Before I finally landed my first state pageant title, I was a beginner just like we all are when we pursue new things. After four years of competing I can confidently say that I have not only grown as a person, but also attained an abundance of information and advice for incoming pageant girls! Below you will find, seven things I wish I knew before my first pageant.
1) INVEST IN COACHING
Hey, we all can't be Olivia Culpo, and her story isn't one that occurs often. Pageant coaching isn't a requirement or a prerequisite to compete in your first pageant, however it is a valuable tool to aid in your success. Pageant coaches can assist you with all of the imperative skills needed to land yourself that crown! I walked into my first state pageant without a coach, and won an award for my interview skills. Imagine what else I could have attained if I was coached and trained appropriately.
Your coach should be a person that is easy to communicate with, and one that brings out your best self on stage for the judges. If you come across a coach that isn't invested in you, doesn't offer constructive and helpful criticism, or isn't respected within the pageant community RUN!
2) STUDY WHAT STYLE AND FASHIONS MATCH THE SYSTEM
Every pageant system has their own taste in what they find stylish and queen worthy. Miss USA loves bold and sexy evening gowns, while Miss America finds the sex appeal in being elegant. Taking note of what the reigning queens are wearing in the system you are interested in will help you find your own style within the organization's aesthetic. I wouldn't have looked so "teen" in my first pageant had I researched more on what gowns and wardrobe selections win. But don't worry, I learned my lesson!
3) PACK POWER SNACKS
Yes, many systems will feed their girls during pageant weekend. However, it doesn't hurt to bring some healthy munchies to snack on in order to keep your energy up. I have personally seen girls get so caught up in running an opening number that they forget to go grab lunch! Trust me, after a long day of rehearsals and excitement you'll be glad that you have something to satisfy your hunger if needed. Plus, if you come prepared, your family won't have to bring you any snackage (guilty...thanks for the trail mix mom)!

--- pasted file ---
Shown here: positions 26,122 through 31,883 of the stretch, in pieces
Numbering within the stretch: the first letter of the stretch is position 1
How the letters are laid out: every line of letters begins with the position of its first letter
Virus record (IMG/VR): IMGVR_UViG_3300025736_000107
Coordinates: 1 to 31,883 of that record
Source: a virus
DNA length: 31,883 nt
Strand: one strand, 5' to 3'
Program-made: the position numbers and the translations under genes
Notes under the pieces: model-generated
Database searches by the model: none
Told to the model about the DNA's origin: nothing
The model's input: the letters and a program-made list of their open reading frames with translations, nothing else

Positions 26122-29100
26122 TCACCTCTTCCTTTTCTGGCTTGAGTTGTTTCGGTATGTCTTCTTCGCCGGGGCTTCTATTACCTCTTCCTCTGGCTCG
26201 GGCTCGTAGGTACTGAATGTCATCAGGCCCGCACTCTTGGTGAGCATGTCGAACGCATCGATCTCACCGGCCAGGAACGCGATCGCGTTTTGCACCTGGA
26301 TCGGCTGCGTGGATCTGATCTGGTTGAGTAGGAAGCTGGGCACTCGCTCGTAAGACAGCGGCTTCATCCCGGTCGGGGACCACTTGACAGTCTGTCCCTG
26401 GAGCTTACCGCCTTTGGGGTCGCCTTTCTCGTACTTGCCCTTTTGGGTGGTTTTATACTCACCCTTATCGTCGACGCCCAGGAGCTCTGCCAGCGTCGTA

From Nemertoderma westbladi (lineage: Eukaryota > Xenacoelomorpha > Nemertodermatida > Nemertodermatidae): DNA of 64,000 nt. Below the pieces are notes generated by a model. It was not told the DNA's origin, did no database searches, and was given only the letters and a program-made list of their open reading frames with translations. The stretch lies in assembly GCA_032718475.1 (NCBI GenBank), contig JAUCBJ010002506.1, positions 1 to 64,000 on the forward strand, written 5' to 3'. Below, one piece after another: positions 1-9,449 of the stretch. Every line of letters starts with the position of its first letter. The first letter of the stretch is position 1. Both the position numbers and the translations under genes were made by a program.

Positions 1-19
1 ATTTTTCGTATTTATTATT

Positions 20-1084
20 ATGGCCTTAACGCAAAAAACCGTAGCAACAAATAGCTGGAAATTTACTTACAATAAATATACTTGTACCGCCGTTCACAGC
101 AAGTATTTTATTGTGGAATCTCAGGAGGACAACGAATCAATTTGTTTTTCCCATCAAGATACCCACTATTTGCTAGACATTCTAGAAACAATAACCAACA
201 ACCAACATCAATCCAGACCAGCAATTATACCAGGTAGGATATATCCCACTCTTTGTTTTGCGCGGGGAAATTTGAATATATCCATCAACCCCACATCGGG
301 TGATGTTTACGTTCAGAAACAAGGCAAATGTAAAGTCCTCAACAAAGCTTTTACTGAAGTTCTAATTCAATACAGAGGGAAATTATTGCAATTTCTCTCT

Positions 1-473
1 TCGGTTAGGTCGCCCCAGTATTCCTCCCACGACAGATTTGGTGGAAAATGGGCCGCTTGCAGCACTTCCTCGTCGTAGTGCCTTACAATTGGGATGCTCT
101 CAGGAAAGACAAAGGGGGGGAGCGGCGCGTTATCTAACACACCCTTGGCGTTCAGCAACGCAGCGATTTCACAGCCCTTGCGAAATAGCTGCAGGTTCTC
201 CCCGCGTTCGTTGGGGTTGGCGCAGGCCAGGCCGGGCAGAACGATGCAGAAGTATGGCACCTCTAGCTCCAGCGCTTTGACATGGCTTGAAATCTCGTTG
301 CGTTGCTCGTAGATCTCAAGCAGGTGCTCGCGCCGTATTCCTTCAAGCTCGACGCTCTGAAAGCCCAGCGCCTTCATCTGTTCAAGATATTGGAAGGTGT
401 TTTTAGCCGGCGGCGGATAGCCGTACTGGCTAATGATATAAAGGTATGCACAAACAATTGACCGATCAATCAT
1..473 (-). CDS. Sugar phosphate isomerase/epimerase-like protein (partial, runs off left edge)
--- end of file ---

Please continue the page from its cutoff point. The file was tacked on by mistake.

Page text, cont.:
4) BRING BABY WIPES FOR BUTT GLUE
Yes, butt glue is a pageant essential! It will ensure that the focus stays on you, while ensuring that your swimsuit bottoms do the same. There's nothing like jumping out of your swimsuit before the evening gown competition, and consequently having your evening gown get glued to your butt. Trust me when I say that I've learned this lesson so that it doesn't happen to YOU. Do yourself and that Sherri Hill a favor, and wipe off that butt glue!
5) IT'S OKAY TO BE ANXIOUS, NERVOUS, OR ALL OF THE ABOVE
Pageant weekend is a whirlwind. You spend months preparing for this moment only for it to be over as quickly as it came. You will go through so many different emotions (even pageant pros still get nervous) pageant weekend, and it is perfectly valid and normal. Take a deep breath and remember that at the core of pageant weekend is a new experience holding an abundance of fun.
My personal mantra "Feel the fear...and do it anyway!"
6) IF GETTING YOUR MAKE UP DONE PROFESSIONALLY, BE PREPARED FOR TOUCH UPS
Whether your make up artist gives you a small amount of the lipstick he/she used, or you have your own stash with similar colors, ensure that you have a way to do small touch ups throughout your day. Feathering lips and a shiny T-Zone aren't flattering in pictures, so stay prepared!
7) THERE IS A CHANCE THAT YOU WON'T WALK AWAY WITH THE CROWN
You have officially conquered your first pageant! Completing pageant weekend in its own right is a great feat. I think it's important to identify what you consider a loss, win, and a goal accomplishment. Your mindset will determine the severity of how you react to whatever outcome occurs. If your entire goal coming into pageant weekend is to win a sparkling hat, then you have already assumed the wrong attitude. I won't lie, it sucks to lose, and I've experienced that feeling of disappointment before. However I was able to bring myself out of it knowing that I grew as a person, and that I made valuable friends and connections that I wouldn't be able to make elsewhere. Many of the girls that I met during my first pageant are still in contact with me five years later!
Just please always act as if you are wearing your invisible crown. Even though the pageant is over, you don't want to become infamous for being the sore loser at last year's pageant who didn't walk away in a positive light.